“The Earth is a very small stage in a vast cosmic arena. Think of the rivers of blood spilled by all those generals and emperors so that in glory and triumph they could become the momentary masters of a fraction of a dot. Think of the endless cruelties visited by the inhabitants of one corner of this pixel on the scarcely distinguishable inhabitants of some other corner. How frequent their misunderstandings, how eager they are to kill one another, how fervent their hatreds. Our posturings, our imagined self-importance, the delusion that we have some privileged position in the universe, are challenged by this point of pale light. Our planet is a lonely speck in the great enveloping cosmic dark. In our obscurity – in all this vastness – there is no hint that help will come from elsewhere to save us from ourselves.

    “The Earth is the only world known, so far, to harbor life. There is nowhere else, at least in the near future, to which our species could migrate. Visit, yes. Settle, not yet. Like it or not, for the moment, the Earth is where we make our stand. It has been said that astronomy is a humbling and character-building experience. There is perhaps no better demonstration of the folly of human conceits than this distant image of our tiny world. To me, it underscores our responsibility to deal more kindly with one another and to preserve and cherish the pale blue dot, the only home we’ve ever known.

    —Carl Sagan, Pale Blue Dot: A Vision of the Human Future in Space, 1997 reprint, pp. xv–xvi


  4. “What good is it to save the planet if humanity suffers?” – Exxon CEO Rex Tillerson

    When you consider how much power and influence he has that has to be one of the most frightening things to hear


  5. Regardless of there being other habitable planets we have no way of getting there. Even if there was a way of getting there, only a very few could go. Even if you were one of the few, it would be a long, perilous and very boring journey.

    Destroying our only home is beyond sociopathic.

  6. Andy Lee Robinson Says:

    We are stuck here orbiting our star for practically eternity, for no technology we currently possess nor even conceive could allow us to reach even the nearest star on any meaningfully human timescale.

    A colony ship on a 50,000 year journey to even the nearest star could not carry enough fuel to sustain 2,000 human generations.
    Even if it could, the occupants would die out through abnormally high mutation rates and cancers.
    Any material the ship would be constructed out of would degrade and fail through the incessant shot blasting of high energy cosmic rays.

    The only method of transport I could conceive of would be to live like termites in the centre of a solid asteroid a few km in diameter, in structures similar to a sponge to retain atmospheric pressure, and use a large fusion device to create a magnetic field around it, and ionise some of its mass and fire it out the back at incredible velocities to attain the highest specific impulse possible.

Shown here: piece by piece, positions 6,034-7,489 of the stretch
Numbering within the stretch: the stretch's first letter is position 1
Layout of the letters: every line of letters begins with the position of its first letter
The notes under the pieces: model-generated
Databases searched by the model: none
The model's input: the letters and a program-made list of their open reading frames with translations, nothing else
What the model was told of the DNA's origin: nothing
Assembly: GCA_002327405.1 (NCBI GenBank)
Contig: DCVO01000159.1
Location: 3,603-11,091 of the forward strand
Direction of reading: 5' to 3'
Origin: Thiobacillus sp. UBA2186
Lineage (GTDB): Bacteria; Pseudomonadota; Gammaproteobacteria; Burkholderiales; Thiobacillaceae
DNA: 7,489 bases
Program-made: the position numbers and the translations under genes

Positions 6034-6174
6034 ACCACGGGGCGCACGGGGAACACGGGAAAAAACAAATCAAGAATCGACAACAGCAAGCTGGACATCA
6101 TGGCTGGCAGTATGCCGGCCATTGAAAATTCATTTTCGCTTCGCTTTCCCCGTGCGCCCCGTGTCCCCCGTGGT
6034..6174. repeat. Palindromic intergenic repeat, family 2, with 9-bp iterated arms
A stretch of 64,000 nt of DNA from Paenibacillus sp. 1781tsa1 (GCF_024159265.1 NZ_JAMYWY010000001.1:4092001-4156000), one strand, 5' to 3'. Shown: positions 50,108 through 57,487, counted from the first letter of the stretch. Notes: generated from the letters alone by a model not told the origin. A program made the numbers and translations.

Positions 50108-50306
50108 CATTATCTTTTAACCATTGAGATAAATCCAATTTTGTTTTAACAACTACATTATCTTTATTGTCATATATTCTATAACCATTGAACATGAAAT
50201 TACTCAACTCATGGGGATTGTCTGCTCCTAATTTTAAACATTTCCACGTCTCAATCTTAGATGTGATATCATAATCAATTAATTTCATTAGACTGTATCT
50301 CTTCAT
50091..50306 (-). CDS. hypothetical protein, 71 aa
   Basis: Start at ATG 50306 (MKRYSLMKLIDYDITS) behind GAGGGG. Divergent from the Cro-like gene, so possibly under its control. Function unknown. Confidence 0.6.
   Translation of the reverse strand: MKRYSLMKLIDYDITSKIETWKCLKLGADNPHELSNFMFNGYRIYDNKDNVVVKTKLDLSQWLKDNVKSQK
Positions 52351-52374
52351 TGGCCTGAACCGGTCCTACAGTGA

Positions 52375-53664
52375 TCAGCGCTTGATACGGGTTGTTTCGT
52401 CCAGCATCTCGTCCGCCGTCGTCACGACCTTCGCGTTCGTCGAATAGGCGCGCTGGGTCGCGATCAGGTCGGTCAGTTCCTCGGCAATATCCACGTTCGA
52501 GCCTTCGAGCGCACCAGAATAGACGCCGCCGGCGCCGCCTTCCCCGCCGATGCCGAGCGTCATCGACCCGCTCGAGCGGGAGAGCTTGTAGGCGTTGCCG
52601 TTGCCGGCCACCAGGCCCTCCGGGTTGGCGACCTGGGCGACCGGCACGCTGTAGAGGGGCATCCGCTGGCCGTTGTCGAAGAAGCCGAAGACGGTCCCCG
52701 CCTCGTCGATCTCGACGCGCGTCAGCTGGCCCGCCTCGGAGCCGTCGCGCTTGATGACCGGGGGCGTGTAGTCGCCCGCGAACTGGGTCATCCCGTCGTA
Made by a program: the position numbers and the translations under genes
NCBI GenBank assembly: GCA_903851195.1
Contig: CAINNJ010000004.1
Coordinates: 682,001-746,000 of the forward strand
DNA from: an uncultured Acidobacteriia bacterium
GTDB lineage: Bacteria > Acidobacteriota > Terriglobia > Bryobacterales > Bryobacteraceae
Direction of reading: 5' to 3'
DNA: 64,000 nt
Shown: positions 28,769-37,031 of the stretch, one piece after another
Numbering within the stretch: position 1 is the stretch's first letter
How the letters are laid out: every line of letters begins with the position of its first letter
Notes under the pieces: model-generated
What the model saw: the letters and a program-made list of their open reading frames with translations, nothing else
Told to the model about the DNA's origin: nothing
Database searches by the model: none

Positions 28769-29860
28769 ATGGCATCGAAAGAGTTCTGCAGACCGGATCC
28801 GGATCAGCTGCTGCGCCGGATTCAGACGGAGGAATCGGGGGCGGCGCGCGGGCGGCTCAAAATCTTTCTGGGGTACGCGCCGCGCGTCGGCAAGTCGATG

It would take centuries to modify its orbit enough to leave our solar system, then a similar amount of time to slow down enough to insert into an orbit of another star system.

    How to keep a colony alive in such a closed system for so long without destroying itself is an exercise we are currently engaged in, except we have a whole star providing unlimited energy.

    There is nowhere else to go as remotely hospitable as our planet.
    We are stuck here and have to look after it.


  7. Ultimately, Homo sapiens sapiens–in great pain and misery–is guaranteed to go extinct on this Pale Blue Dot.

    We know that human extinction will not be due to human-caused global warming.

    Whether it happens in 4K, 4M, or–as the last of the species–to some poor schmuck and his family 4.5 billion years from now, does it really make much difference what it will be due to instead? Or when?

    Since it doesn’t appear very likely that H. sapiens will deal intelligently with the AGW until it’s too late, there’s some curiosity about how this once-in-an-earthtime experiment turns out.

    Since we’re almost certainly going to do it pretty much BAU anyway, it’ll be kind of interesting, when worse comes to worst, to see how well the models did. The real nihilists might say, to hell with it… let us run it to the max, just to see. In the end, does it really matter?

    “We told you so” won’t be much of a consolation but, the fact is, we did.

    Shabbat Shalom and Happy Holidays!


  8. This is one of the better videos of The Pale Blue Dot,,, https://www.youtube.com/watch?v=2pfwY2TNehw

    • dumboldguy Says:

      Yep, a good one. Too bad no one will pay any attention to it. They’re all busy doing more important things——like SHOPPING.

    • dumboldguy Says:

      PS It’s quite revealing to note that this video has been on Youtube for 7-1/2 years and has been viewed only ~1.6 million times. In the “modern” world, some “pop culture” videos that have gone “viral” have been viewed that many times in well under a week. And I would bet that far more people know who Snooky is than Sagan. Priorities, I guess

  9. MorinMoss Says:

    “What if it’s all a big hoax and we create a better world for nothing” – Joel Pett

    http://www.gocomics.com/joelpett/2009/12/13/